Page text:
As a point of comparison, the entire Centers for Disease Control and Prevention of the United States — the government entity that protects the American public against maladies from HIV / AIDS to influenza epidemics — received $10.6 billion in total funding last year (i.e. in fiscal 2011). It’s no wonder that Time Magazine has suggested that the Libor scandal may be considered the crime of the century because of its immense scale.

Proving Damages

With profits that are so significant, and with commensurate losses incurred by others, one would think that it should be easy for aggrieved parties to sue the banks and collect damages. Surprisingly, though, plaintiffs would be advised to proceed cautiously before filing lawsuits.

After all, the Libor mechanism serves to summarize the interest rates that each global bank estimates it would pay if it borrows funds from other banks in the City of London. Yes, Libor focuses on estimates that each bank would pay as opposed to the precise rate that each actually pays, and the hypothetical interest percentage if each bank chooses to borrow, as opposed to the real amount when each bank actually borrows.

In other words, each bank’s daily Libor quotation represents an educated guess, as opposed to an actual report. In order for a plaintiff to estimate damages, though, he would need to calculate the interest rate that each bank would have quoted if it had no incentive to manipulate the rate. But if the Libor quotations only represent rough estimates and educated guesses, how can any plaintiff establish what an unbiased “actual” rate would have been for a particular bank on a certain day?

The Trouble With Proxies

There are always “proxies” available for any statistic, including (perhaps) credit default swaps for unbiased Libor rate quotations. According to a Connecticut government report, “a CDS is a privately negotiated derivative through which a “buyer” pays an agreed-upon amount to a “seller” and, in return, receives a payment if a certain event occurs … the buyer does not need to own the underlying security and does not have to suffer a loss from the event in order to receive payment …”

When independent investors believe that a global bank is more likely to default on its borrowings, they bid up the market price of the CDS that is designed to pay off in the event of a bank default. And because such a bank might expect to pay a higher risk-adjusted interest rate on its borrowings, some commentators believe that plaintiff attorneys can use fluctuations in CDS values as proxies for appropriate Libor estimates.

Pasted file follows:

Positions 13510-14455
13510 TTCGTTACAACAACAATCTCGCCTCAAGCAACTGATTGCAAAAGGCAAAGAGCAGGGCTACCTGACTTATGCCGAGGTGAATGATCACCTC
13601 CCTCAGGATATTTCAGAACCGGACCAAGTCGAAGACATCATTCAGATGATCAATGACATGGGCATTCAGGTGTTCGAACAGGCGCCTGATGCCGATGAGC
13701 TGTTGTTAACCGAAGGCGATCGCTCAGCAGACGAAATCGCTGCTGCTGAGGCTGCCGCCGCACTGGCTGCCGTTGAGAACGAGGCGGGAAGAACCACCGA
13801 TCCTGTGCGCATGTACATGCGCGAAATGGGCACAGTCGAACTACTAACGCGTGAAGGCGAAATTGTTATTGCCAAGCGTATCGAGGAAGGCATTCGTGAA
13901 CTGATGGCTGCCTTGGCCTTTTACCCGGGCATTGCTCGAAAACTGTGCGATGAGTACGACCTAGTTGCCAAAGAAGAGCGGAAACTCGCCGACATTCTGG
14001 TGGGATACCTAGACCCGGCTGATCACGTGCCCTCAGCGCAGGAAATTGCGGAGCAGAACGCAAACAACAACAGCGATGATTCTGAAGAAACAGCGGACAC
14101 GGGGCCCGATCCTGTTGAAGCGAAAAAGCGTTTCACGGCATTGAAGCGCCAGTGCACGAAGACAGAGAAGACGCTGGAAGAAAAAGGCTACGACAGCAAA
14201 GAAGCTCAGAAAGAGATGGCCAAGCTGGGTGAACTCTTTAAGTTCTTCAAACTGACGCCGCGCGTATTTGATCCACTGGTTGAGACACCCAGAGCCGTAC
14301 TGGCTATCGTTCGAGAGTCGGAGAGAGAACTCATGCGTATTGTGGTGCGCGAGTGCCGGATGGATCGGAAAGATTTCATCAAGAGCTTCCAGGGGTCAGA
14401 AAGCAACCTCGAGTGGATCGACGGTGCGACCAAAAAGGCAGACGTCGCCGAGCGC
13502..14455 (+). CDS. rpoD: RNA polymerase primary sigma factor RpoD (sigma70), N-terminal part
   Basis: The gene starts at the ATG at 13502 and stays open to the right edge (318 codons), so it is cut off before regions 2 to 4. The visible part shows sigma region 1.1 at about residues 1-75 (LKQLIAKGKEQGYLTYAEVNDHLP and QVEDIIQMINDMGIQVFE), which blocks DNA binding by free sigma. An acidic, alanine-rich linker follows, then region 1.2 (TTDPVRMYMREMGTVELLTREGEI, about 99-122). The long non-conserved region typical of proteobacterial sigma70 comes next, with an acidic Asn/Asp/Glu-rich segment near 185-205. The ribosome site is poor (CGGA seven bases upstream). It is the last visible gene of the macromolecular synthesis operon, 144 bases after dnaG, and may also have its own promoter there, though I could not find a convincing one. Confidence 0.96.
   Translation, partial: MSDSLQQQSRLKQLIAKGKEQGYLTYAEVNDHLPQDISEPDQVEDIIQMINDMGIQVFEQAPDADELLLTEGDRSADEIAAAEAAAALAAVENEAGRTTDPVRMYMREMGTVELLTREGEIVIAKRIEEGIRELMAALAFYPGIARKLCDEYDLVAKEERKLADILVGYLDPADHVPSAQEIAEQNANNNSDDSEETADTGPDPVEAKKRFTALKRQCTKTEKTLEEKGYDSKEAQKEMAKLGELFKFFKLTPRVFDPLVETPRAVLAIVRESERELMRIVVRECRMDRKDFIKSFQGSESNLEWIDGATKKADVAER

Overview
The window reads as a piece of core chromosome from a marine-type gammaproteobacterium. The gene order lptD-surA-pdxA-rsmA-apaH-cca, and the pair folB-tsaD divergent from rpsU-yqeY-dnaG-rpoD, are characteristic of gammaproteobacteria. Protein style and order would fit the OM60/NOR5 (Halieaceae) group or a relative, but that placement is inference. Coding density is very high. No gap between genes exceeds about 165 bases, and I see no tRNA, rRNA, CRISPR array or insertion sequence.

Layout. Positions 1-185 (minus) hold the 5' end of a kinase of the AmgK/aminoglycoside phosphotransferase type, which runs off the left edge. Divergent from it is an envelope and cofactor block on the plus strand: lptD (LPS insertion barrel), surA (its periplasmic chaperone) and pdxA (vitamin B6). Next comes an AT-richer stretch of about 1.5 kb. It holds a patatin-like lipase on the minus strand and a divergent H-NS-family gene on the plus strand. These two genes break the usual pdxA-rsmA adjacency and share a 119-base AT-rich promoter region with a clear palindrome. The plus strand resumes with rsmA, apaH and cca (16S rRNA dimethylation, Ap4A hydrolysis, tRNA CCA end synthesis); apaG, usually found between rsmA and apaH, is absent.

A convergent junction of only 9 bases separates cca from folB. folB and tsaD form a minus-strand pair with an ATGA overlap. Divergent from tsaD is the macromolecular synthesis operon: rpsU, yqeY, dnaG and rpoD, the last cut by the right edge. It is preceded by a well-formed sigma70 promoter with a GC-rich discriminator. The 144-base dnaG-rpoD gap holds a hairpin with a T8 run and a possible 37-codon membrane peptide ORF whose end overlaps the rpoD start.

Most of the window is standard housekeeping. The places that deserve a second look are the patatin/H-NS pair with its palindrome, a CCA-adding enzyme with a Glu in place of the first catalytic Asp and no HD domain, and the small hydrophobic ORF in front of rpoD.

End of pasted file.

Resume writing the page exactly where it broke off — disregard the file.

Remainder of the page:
What is worrisome about this belief? Simply put, the CDS market itself is prone to manipulation by wealthy investors. A single large investor can drive up the value of a single CDS, at least temporarily, by making a large strategically timed purchase. So by using CDS values as proxies for Libor values, a plaintiff’s attorney would simply be substituting one manipulable statistic for another.

Clearly, it will not be easy for plaintiff attorneys to calculate damages. And without such calculations, it will be difficult for courts to require banks to pay awards.

Health Systems and the Public Interest, Part I

Have you ever wondered why America’s national military academy for Army cadets is located in West Point, New York?

Why not West Point, you might ask? If you ever visited the institution or strolled the streets of the adjacent town of Highland Falls, you undoubtedly noticed that the surrounding hilltop vistas of the lower Hudson Valley are breathtakingly beautiful. In fact, Army instructors such as Robert Weir have become globally renowned artists by painting landscapes of the Hudson River from the grounds of the academy.

Nevertheless, that’s exactly why West Point might strike you as an odd choice for the establishment of a military institution, particularly one focused on education in the science of warfare. Most military training centers, such as the historic Fort Dix in New Jersey and Fort Bragg in North Carolina, were designed to serve as free-standing and relatively isolated facilities. Few civilians have trekked to them to enjoy the natural scenery, and few of them have been concerned about the temptations of nearby municipalities. West Point cadets, on the other hand, are a mere 45 miles from New York City; commuter buses make the trip on a daily basis.